Weight and Fertility

Weight seems to have a negative influence on fertility. There certainly are women who are overweight, achieve a pregnancy easily, and have children. But if a woman is having problems conceiving and she is overweight, she may want to consider that her weight is part of the problem.

Does increased weight reduce a woman’s chance of conceiving?

What does it mean to be overweight? The World Health Organization (WHO) defines overweight as a Body Mass Index (BMI) as > 25 kg/m2 and obese as a BMI >30 kg/m2. Presently, in the US it is estimated that >25% of the women in the reproductive age range are obese. Obesity is associated with a problem where women have either no periods (menses) or very irregular menses. Most of these women have polycystic ovarian syndrome (PCOS). For women with PCOS who are obese, over 70-90% have weight-related insulin resistance, which just means that because of their weight their insulin is inefficient and they release more insulin than they should. However, women who have fairly regular menses but are overweight also have a reduced chance of conceiving due to their weight. A study by van der Steeg  (Hum,. Reprod. 2008)  established a reference range for women of a BMI between 21 And 29 kg/m2. Compared to this reference range, women with a BMI >35 had a 26% less chance of spontaneously conceiving. For women whose BMI was >40 kg/m2, the reduction in the chance of having a spontaneous pregnancy was 43%. Looked at in a different way, even if a woman’s BMI was >40 kg/m2, she had a 57% chance of conceiving. However, when woman conceive spontaneously, they do so quickly- usually within three to six months. So, if a woman has been trying for over a year to conceive, and she has not been successful AND her BMI is >35 or 40 kg/m2, it just might be the weight that is the problem. In practical terms, if a woman has been trying to conceive for over year and there is nothing else wrong, but she is 5’3” and weighs more than 165 lbs., her weight might be preventing her from conceiving. For a woman 5’5”, the critical (maximum) weight is about 175 lbs., and for women 5’7”, the critical weight is 185 lbs.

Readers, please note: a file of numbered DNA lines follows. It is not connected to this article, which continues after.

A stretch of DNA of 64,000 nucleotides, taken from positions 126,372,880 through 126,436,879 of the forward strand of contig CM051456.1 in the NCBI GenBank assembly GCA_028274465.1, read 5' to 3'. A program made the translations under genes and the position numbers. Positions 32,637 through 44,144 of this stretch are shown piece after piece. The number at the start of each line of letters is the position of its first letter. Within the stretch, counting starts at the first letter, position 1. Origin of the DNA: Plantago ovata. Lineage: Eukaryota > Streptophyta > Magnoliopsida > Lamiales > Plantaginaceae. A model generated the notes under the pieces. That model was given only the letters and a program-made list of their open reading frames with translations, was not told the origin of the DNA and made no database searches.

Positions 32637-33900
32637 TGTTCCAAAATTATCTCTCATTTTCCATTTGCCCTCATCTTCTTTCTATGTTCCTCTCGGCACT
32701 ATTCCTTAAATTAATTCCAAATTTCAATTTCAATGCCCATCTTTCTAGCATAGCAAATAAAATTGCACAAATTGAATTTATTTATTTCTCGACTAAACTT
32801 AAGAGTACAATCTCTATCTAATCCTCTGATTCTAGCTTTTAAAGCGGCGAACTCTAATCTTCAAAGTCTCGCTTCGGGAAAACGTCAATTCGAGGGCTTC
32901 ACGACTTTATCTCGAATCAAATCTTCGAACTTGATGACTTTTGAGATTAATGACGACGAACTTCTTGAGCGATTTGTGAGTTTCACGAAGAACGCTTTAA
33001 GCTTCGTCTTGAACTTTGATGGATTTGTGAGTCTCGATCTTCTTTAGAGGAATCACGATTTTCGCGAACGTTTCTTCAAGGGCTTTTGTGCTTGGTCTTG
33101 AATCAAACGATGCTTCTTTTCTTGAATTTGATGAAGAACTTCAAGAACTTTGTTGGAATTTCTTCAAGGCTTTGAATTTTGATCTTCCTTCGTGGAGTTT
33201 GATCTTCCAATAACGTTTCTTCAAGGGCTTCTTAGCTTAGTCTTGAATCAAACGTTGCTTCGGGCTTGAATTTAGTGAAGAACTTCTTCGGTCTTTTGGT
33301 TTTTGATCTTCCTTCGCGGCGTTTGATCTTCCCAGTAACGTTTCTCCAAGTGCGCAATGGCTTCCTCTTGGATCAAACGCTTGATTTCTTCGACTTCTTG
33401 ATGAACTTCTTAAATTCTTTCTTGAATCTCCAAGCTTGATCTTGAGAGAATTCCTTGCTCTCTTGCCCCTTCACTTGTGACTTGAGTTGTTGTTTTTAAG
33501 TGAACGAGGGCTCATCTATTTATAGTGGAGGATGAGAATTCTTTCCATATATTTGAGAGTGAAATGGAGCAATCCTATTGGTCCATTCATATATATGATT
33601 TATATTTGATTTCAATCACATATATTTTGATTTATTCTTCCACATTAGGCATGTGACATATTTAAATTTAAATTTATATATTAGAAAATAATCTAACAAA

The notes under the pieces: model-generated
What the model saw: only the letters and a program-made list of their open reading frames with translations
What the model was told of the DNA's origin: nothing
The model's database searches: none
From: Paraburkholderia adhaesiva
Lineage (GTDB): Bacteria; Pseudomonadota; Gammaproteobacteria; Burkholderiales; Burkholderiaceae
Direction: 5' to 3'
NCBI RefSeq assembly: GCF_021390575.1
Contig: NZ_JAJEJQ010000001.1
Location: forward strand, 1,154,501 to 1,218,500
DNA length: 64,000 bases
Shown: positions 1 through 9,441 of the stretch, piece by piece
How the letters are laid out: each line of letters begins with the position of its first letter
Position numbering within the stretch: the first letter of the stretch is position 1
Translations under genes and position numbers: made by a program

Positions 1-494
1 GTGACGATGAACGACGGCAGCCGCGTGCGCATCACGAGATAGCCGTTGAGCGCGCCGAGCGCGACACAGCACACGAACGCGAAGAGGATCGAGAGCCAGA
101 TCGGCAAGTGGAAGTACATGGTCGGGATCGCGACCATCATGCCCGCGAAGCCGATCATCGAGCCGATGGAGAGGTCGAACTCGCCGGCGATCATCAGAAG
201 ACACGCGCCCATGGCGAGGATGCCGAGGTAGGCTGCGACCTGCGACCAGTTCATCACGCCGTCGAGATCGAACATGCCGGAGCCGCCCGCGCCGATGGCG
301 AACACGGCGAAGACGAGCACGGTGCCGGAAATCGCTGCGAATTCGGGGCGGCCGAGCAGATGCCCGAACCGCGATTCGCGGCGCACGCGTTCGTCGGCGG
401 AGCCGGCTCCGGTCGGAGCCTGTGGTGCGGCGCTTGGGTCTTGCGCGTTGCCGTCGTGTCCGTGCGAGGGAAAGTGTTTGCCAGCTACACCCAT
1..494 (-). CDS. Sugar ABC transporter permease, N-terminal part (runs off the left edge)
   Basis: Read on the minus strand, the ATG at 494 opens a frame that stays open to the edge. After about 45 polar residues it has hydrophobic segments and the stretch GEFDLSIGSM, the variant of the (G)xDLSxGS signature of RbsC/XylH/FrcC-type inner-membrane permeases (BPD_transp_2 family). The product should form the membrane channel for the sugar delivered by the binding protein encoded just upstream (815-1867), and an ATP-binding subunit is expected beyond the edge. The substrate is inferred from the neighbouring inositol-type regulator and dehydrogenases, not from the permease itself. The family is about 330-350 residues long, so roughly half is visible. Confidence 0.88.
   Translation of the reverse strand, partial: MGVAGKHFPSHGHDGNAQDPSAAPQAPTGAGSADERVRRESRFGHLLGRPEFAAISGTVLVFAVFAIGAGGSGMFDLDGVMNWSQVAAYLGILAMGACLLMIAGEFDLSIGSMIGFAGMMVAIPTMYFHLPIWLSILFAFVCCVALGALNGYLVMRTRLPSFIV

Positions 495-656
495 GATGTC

Notice that one of the caveats is that all other things are normal. Achieving a successful pregnancy requires a number of things to be normal. Therefore, before deciding that weight is the problems, a woman needs to eliminate male factor as part of the problem. Also, she needs to have normal anatomy (structure) to conceive, so some form of an evaluation of the structure of the uterus, ovaries, and fallopian tubes is required. Sometimes there will be more than one factor reducing a woman’s chance of conception, so attention to all factors will increase the person’s chance for conception.

Why is weight control such a problem?

A major factor influencing weight is genetic. Some studies show that up to 60-70% of obesity is hereditary. For hereditary factors, there has to have been an evolutionary reason for the problem. A commonsense explanation would be that the early ancestors of humans lived in an environment of calorie scarcity, so there was no need to regulate…no one was obese. However, comforting that explanation is, it seems to be wrong. Currently there are three major theories about the evolutionary genetic control of weight. The most comprehensive sees the genetic evolution of weight as a balance between calorie seeking and weight reduction. The argument for weight reduction suggests that as weight increases, animals become slower and thus more susceptible to predators. While that seems fantastical, there is evidence that early hominids were a favorite food for saber-tooth tigers, so looking at the problem from an early Sapiens perspective, being overweight might just be a fatal flaw. On the other hand, increased weight has been associated with increased ability to fight disease. Again, not such a big deal today, but as an early Sapiens, staying healthy was no minor feat. The hypothesis says that the two situations are controlled by different mechanisms. The drive to gain weight involves the hormone Leptin, and suggests that there is a set-point weight below which leptin will drive calorie seeking. The control of the upper limit is not leptin dependent, but the actual control is not currently defined. The sum of this theory is that weight control is much like a wide highway where weight can vary between extremes, but that overall, there is a constant genetically determined direction.

The significance of these theories is that for the short term, people can control their weight. However, over the long- haul, weight is genetically determined and very difficult to alter.

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